Property developers may be interested in the recent case of Stanning v Baldwin and Barber, as it tackled three common issues which they may face during development. It was an exciting and rare opportunity for the High Court to discuss a right of way, drainage and a boundary dispute all at once, but even more encouraging is the fact they found in favour of the developer every time.
The Claimant is the owner of a property called The Coach House; a property located on the border of Gerrards Cross Common (the Common). The Defendants, brother and sister, are the lords of the Manor of Chalfont St Peter (a title bought by their father in 1962) and owners of the Common. The title to the Common includes the only means of access to the Coach House and other properties (the Track) – including Harewood Lodge, which the Claimant’s father (a property developer) owned until 1969. He built the Coach House in 1978 and the Claimant inherited the property upon his death in 2008.
When the Claimant applied for planning permission to change the Coach House into four properties and develop an underground residential car park, disputes arose regarding:
1. The right of way of way to the properties to be developed;
2. Drainage from the Coach House and the properties to be developed; and
3. The boundary between the Common and the Coach House.
Right of way
Due to the length of time the Coach House had been owned by the Claimant’s family, it was agreed that they had acquired a right of way over the Track by way of prescription. The Claimant sought a declaration that their acquired right of way was sufficient to accommodate the use of the Track for their intended development plans.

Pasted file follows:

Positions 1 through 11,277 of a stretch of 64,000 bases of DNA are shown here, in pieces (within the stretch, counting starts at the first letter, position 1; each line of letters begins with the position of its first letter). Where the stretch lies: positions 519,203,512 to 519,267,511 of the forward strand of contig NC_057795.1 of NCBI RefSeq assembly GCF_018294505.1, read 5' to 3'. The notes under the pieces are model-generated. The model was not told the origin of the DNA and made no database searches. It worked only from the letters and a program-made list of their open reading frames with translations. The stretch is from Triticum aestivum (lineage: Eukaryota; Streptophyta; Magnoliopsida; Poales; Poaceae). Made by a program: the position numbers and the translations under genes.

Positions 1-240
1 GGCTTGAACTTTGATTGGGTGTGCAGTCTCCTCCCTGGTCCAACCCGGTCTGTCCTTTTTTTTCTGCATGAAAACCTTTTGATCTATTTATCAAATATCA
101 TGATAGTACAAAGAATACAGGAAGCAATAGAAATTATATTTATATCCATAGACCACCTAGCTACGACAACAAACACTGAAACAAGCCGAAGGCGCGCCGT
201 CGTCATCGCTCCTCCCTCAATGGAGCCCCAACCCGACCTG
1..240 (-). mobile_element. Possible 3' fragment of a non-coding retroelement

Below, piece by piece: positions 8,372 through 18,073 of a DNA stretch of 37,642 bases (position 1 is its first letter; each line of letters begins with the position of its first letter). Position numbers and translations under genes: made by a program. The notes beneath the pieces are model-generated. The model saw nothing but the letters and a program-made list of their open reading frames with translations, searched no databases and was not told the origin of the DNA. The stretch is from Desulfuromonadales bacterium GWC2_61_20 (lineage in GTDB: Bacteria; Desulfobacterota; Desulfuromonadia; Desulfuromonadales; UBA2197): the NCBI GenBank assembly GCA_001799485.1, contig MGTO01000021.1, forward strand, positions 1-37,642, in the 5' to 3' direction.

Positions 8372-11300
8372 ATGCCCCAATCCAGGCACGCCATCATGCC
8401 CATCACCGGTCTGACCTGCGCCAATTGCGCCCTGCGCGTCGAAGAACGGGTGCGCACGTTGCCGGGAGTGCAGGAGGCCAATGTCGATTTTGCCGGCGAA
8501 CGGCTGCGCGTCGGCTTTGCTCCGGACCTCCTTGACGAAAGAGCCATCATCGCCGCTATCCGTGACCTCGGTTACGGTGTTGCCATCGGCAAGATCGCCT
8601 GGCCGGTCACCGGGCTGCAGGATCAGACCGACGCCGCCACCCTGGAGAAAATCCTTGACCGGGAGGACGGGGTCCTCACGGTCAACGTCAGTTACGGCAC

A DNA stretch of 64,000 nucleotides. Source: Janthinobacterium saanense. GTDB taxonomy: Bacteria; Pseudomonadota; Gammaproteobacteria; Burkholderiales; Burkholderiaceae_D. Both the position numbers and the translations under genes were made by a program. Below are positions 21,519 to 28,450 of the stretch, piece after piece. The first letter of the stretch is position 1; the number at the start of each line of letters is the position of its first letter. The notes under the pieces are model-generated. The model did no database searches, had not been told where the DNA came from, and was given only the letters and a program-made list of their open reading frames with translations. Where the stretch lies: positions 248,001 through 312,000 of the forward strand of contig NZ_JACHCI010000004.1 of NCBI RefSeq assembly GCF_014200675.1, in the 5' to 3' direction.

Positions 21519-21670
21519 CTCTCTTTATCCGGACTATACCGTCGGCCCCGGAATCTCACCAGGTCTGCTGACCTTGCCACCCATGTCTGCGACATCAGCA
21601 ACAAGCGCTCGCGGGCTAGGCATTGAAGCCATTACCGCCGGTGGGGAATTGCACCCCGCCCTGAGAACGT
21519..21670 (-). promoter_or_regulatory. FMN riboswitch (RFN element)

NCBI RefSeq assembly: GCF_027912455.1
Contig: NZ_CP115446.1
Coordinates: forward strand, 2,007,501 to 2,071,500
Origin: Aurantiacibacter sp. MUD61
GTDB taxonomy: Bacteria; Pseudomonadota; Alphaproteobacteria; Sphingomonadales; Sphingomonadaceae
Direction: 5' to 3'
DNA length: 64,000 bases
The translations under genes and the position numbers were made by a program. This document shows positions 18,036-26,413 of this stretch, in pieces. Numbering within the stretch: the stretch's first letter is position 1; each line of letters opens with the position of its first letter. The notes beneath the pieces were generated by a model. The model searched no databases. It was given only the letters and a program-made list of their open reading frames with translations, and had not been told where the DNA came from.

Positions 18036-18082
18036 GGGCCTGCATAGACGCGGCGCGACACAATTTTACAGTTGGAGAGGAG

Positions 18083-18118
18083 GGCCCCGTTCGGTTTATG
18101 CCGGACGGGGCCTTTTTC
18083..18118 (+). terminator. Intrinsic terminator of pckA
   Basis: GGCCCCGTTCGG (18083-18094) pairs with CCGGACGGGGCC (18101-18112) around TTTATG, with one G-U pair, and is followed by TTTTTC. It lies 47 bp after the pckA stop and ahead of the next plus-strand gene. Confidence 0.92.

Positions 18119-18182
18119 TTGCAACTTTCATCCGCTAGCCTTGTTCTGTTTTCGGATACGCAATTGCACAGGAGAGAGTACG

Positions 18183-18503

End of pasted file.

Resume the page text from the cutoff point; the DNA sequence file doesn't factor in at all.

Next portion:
The Defendants argued that the Claimant’s development plans would lead to excessive use of the Track through more vehicles, including construction vehicles which would surely damage the Track. Additionally, the Defendant argued that they would suffer a nuisance in having to resurface the damaged Track as the Claimant had no right to resurface it. Thus the Defendant sought to prevent the use of the track for the development.
The main questions to be considered by the Court were:
• Does the change in use place more burden on the Track?
• Is the development a radical change in the character/change in identity of the site, or a mere change or intensification of the use?
In Williams v James (1866-67), a prescriptive right of way was held to be ‘a right of way for all purposes according to the ordinary and reasonable use to which the land might be applied at the time of the supposed grant’.
The judge found that the Defendants had never specified that the right of way did not extend to housebuilding, and actually allowed such use in 1978 and 2009 which included the presence of construction vehicles. The Defendants produced no expert or even lay evidence to show that use by construction vehicles had damaged, or would damage, the Track surface.